Opposition tactics hit public trust in key institutions
Relentless and unjustified attacks on the justice department, the ICAC and the judiciary are helping to undermine their international standing
It’s axiomatic within the opposition that the central government has been tightening its grip on Hong Kong. If so, Beijing has been doing a terrible job lately.
Three activists jailed for their part in a rowdy protest against a controversial government development plan in the Northeast New Territories have been given bail ahead of their appeals at the city’s highest court. Ten other fellow protesters were granted bail earlier for their own appeals.
Early this month, five pan-democrats at the centre of a corruption probe – for failing to declare donations received from anti-communist media tycoon Jimmy Lai Chee-ying – have been cleared of any wrongdoing by the Department of Justice. This followed a multiyear probe by the Independent Commission Against Corruption.
In a statement, the department said there was “no sufficient evidence to institute prosecution” against the two former and three current lawmakers. There must have been much weeping and gnashing of teeth for letting them off the hook, as the department has been portrayed by the opposition as politically tainted and under the thumb of Beijing.
Meanwhile, our Occupy heroes and Nobel Peace Prize nominees – Joshua Wong Chi-fung, Nathan Law Kwun-chung and Alex Chow Yong-kang – have walked free after another successful appeal at the Court of Final Appeal against their custodial sentences for storming the government headquarters that effectively launched the three-month protest and street occupation in 2014.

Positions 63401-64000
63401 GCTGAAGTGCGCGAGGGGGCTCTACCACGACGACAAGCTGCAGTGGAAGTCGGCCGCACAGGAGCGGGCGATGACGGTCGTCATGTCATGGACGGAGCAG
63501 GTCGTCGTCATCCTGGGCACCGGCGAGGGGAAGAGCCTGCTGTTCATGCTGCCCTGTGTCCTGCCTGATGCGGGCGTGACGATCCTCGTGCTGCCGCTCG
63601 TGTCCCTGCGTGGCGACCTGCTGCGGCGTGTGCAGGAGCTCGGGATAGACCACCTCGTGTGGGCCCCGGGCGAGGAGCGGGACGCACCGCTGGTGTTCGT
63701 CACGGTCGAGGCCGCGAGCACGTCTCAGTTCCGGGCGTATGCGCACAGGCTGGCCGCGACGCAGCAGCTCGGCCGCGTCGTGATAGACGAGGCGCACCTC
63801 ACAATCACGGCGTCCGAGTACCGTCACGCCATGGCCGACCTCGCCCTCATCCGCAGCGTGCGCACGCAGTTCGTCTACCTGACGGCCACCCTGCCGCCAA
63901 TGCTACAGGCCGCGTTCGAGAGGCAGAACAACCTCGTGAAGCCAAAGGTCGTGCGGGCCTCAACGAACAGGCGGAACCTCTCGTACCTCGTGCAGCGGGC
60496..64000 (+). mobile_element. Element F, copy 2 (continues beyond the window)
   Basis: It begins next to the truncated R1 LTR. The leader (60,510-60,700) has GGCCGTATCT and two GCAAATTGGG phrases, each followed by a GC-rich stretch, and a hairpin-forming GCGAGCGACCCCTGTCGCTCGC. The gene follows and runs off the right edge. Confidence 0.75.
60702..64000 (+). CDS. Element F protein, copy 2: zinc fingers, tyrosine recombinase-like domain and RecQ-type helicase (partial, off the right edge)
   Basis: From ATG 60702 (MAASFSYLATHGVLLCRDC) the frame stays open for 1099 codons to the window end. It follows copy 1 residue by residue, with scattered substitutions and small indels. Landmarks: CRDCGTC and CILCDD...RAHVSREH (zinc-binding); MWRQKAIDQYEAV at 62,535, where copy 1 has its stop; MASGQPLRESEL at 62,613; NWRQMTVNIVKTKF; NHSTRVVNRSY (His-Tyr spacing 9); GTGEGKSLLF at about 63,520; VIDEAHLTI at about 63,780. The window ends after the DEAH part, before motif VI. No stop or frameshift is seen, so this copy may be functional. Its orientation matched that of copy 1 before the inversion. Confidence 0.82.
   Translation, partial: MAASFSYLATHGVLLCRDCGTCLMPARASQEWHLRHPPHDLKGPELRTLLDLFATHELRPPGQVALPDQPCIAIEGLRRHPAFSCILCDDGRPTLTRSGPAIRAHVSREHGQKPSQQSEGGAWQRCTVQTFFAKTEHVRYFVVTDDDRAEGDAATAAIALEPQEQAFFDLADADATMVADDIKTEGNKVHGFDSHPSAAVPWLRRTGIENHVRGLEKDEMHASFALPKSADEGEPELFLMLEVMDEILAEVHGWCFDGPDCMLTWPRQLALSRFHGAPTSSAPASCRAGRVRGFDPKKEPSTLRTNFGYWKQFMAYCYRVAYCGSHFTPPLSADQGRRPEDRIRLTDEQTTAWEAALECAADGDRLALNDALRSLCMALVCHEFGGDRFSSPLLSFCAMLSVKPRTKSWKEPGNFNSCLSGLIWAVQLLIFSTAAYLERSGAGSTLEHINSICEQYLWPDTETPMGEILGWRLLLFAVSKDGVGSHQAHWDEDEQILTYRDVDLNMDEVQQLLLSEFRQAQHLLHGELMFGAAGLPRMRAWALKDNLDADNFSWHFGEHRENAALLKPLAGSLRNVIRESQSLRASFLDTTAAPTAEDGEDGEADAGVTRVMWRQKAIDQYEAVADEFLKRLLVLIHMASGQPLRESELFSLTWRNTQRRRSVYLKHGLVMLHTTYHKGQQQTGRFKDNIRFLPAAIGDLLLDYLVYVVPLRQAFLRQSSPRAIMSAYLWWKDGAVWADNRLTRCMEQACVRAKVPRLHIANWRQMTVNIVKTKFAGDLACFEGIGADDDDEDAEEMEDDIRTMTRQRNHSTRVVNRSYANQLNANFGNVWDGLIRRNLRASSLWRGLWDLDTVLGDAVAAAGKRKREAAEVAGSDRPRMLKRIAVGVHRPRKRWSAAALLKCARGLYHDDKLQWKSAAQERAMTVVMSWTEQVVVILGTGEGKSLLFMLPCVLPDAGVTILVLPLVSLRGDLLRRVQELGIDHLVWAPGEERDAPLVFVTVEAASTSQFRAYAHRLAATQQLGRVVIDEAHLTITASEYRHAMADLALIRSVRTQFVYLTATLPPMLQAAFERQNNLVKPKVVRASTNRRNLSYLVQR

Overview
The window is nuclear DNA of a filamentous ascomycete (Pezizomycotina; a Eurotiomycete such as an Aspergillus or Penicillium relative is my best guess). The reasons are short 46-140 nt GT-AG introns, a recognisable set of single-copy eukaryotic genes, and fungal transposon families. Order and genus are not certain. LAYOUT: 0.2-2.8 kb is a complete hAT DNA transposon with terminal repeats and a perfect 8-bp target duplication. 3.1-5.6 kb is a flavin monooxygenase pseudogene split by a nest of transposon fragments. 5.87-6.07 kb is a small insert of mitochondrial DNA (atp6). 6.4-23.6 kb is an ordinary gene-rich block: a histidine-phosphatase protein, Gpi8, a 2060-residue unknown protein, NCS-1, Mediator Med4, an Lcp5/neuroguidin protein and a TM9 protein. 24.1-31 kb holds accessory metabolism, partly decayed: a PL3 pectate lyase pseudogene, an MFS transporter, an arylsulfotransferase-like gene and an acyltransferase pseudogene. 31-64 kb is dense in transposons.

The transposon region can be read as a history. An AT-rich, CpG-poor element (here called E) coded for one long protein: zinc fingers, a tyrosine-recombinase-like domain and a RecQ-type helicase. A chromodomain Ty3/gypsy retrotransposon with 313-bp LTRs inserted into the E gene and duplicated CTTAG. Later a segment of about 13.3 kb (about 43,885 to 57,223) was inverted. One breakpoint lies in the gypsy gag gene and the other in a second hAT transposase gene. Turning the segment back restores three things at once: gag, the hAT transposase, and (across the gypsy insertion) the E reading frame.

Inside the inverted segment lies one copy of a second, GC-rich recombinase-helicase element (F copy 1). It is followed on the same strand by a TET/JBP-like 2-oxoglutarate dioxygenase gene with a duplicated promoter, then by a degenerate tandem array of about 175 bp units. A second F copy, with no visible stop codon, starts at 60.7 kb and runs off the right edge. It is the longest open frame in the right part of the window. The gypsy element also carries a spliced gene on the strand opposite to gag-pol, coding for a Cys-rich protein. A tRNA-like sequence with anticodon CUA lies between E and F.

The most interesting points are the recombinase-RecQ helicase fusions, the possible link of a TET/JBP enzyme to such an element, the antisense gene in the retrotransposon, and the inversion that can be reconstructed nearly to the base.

Clearly, the justice department, the ICAC and the judiciary are running amok, and failing “to rule by law” – according to Wong and his comrades – as instructed by the central government.
Alternatively, to people with decent common sense, they are just doing their job under difficult circumstances, subject to the constraints of professional standards and occasional errors of judgment that every human institution commits from time to time.
But you would never convince opposition ideologues of that. A crucial part of their anti-China narrative has been that the pillars of the rule of law are under threat and seriously compromised.
Thus the justice department under its former boss Rimsky Yuen Kwok-keung and former chief executive Leung Chun-ying
has become politically tainted; ethnic Chinese judges are increasingly under the influence of Beijing and the government; and the ICAC is a shadow of its former independent self.
The real danger is not that these institutions have been compromised, but rather the opposition’s relentless and unjustified attacks are helping to undermine their international standing and public trust in them.